TBJ: How have you focused on the food and beverage side?
Burnetti: In any independent hotel, the food and beverage needs to stand out … and we’ve renovated One Bellevue Restaurant and Bar [areas]. We brightened it up, so that as you walk in, it’s a more inviting feel … We’ve more than doubled our sales [at rooftop bar] Top of Newport, with themed events such as “Craft Beers and Burgers Mondays,” “Lobster Love Tuesdays,” “Spirits and Stogies Wednesdays.”
Thiele: Thursdays we do “Tacos, Tapas and Tequila.” We partner with Proximo, a vendor that offers different tequilas, like Dobel, Jose Cuervo, 1800 and 1800 Coconut. The chefs come up with tacos and tapas, and bartenders come up with a margarita. That’s been working out well.
TBJ: What else have you done, beverage-wise?
Thiele: We’ve added signature cocktails to all outlets, increased our wine presence, brought in new wines, and started the Viking Wine Festival [a sequence of winemaker-hosted dinners featuring various wineries held twice a month from January to March].
TBJ: What wines are you liking now?
Thiele: Personally, I like any Frog’s Leap [from Napa Valley]. We carry their Zinfandel; it’s really nice. I like zinfandels, dark reds.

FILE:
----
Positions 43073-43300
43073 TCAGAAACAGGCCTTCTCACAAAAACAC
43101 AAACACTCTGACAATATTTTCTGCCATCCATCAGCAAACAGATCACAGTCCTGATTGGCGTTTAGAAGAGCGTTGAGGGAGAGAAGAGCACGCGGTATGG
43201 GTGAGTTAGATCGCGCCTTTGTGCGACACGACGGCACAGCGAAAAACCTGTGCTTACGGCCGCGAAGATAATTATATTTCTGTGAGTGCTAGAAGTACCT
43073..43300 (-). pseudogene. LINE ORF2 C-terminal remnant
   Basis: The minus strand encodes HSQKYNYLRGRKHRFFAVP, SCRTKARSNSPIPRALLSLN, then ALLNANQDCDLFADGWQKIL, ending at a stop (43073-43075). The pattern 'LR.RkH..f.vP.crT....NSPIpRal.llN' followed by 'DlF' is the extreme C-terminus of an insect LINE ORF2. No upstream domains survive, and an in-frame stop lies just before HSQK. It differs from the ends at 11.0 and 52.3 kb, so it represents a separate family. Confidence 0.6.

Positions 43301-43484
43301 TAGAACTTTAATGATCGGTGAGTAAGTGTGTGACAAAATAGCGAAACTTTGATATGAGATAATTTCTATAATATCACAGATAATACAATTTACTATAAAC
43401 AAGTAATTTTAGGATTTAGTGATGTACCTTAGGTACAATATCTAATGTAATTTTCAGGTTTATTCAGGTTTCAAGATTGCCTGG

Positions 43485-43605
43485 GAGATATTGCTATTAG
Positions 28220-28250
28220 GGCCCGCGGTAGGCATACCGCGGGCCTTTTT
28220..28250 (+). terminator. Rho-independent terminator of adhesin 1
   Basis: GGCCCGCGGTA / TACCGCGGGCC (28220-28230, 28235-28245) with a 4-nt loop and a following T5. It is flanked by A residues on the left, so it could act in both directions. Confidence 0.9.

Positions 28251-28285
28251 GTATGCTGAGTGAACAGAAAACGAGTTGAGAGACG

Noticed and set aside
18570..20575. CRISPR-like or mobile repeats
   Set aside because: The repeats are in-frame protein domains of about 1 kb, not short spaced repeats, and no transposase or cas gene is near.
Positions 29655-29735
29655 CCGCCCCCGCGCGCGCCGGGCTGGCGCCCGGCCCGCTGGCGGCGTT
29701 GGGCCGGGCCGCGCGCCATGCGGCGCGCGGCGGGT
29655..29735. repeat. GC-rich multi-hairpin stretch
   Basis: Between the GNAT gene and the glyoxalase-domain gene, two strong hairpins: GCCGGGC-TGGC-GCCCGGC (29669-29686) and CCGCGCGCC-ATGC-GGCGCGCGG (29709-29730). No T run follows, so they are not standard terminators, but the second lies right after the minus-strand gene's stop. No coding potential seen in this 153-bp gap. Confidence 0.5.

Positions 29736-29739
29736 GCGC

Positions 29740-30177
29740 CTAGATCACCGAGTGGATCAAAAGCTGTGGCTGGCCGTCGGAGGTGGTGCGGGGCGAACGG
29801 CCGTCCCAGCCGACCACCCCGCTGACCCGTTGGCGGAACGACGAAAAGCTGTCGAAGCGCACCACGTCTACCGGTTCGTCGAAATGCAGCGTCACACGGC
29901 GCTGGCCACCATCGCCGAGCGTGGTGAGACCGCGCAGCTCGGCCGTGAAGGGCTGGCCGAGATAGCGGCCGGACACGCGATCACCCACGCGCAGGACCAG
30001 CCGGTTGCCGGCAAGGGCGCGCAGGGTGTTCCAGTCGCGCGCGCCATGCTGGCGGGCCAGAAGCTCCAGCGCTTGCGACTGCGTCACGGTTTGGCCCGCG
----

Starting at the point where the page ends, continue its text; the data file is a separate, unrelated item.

TBJ: Do you carry local beers?
Thiele: Yes, currently Revival Brewing Co., Newport Storm, Fool Proof [all from RI] and Two Roads IPA from Connecticut. Also, Long Trail beers from Vermont. I like Revival’s Zeppelin; we’ve had it since early spring, and people love it. It’s a lighter, hoppier Hefeweizen.
TBJ: Any local spirits?
Thiele: We carry Sons of Liberty, made right here [South Kingstown], and we also carry Thomas Tew Rum made here in Newport.
TBJ: What are some creative new cocktails you’ve added?
Thiele: We do a Blood Orange Margarita, but instead of [a] white salted rim, we use a black salt made by Maestro Dobel. We do blood orange simple syrup, triple sec, Maestro Dobel, fresh lime juice … We have a spin-off of a muddled berry cocktail called “Berried Treasure,” where we muddle raspberries, blueberries and blackberries with simple syrup, add Bombay Sapphire gin, a splash of Chambord black raspberry liqueur, peach schnapps and club soda; shake and pour in a rocks glass. It’s a really strong, fruity flavor, a bright color. We sell a ton of those.
TBJ: What trends are you seeing overall on the cocktail front?
Thiele: People are going back to classics — more Manhattans, Old Fashioneds, things like that. More English style, old-style gins: Boodles, Plymouth Gin.
TBJ: What about beers and wines?
Thiele: Everyone wants craft, local beer [where] bartenders get to tell a story: It’s made down the street, or across the bay. The younger crowd, everyone’s looking for IPAs. For wine, more people ordering Malbecs, more so than regular cabs or merlot. People are getting more knowledgable about wines, especially those in the younger, 25- to 40-year-old range. They’re ordering exotics, like malbecs, rieslings, zinfandels. They’re going after South American, New Zealand wines.
Interview has been condensed and edited.